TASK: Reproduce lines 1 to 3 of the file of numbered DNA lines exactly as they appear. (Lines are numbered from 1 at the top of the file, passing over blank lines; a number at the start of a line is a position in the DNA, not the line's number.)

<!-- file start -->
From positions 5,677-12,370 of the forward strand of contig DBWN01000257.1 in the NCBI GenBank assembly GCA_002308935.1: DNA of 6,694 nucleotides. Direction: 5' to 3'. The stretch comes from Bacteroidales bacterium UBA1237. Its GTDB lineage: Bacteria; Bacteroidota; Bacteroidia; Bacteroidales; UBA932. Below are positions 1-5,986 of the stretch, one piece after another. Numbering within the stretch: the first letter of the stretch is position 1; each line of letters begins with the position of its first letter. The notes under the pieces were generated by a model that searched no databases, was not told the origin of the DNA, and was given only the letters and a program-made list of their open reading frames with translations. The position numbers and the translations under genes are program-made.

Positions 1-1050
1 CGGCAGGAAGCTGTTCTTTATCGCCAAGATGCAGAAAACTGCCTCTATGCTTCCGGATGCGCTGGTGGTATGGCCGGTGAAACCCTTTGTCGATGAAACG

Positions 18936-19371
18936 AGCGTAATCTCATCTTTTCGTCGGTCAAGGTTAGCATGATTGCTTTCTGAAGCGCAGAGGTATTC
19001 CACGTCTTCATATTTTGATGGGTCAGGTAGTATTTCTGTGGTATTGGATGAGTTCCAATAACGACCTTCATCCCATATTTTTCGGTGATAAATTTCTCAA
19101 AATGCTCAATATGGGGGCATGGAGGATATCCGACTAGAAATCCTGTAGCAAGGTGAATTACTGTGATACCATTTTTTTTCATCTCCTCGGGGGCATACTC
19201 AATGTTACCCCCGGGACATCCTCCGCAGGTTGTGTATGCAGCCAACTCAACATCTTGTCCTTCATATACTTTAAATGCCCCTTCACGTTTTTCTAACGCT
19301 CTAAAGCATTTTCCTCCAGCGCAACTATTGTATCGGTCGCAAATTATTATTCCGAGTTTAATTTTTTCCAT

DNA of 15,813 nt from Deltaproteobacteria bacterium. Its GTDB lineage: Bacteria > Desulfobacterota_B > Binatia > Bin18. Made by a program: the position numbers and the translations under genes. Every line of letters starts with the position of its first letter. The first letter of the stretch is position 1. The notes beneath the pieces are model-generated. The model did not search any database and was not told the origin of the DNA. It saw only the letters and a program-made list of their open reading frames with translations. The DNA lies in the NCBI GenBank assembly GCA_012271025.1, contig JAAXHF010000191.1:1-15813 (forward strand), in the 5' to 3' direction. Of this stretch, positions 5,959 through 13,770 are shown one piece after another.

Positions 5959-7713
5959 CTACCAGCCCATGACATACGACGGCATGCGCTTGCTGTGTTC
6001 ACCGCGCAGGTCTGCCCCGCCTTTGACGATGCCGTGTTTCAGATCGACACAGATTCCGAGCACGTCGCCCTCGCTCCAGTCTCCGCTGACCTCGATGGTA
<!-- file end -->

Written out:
From positions 5,677-12,370 of the forward strand of contig DBWN01000257.1 in the NCBI GenBank assembly GCA_002308935.1: DNA of 6,694 nucleotides. Direction: 5' to 3'. The stretch comes from Bacteroidales bacterium UBA1237. Its GTDB lineage: Bacteria; Bacteroidota; Bacteroidia; Bacteroidales; UBA932. Below are positions 1-5,986 of the stretch, one piece after another. Numbering within the stretch: the first letter of the stretch is position 1; each line of letters begins with the position of its first letter. The notes under the pieces were generated by a model that searched no databases, was not told the origin of the DNA, and was given only the letters and a program-made list of their open reading frames with translations. The position numbers and the translations under genes are program-made.

Positions 1-1050
1 CGGCAGGAAGCTGTTCTTTATCGCCAAGATGCAGAAAACTGCCTCTATGCTTCCGGATGCGCTGGTGGTATGGCCGGTGAAACCCTTTGTCGATGAAACG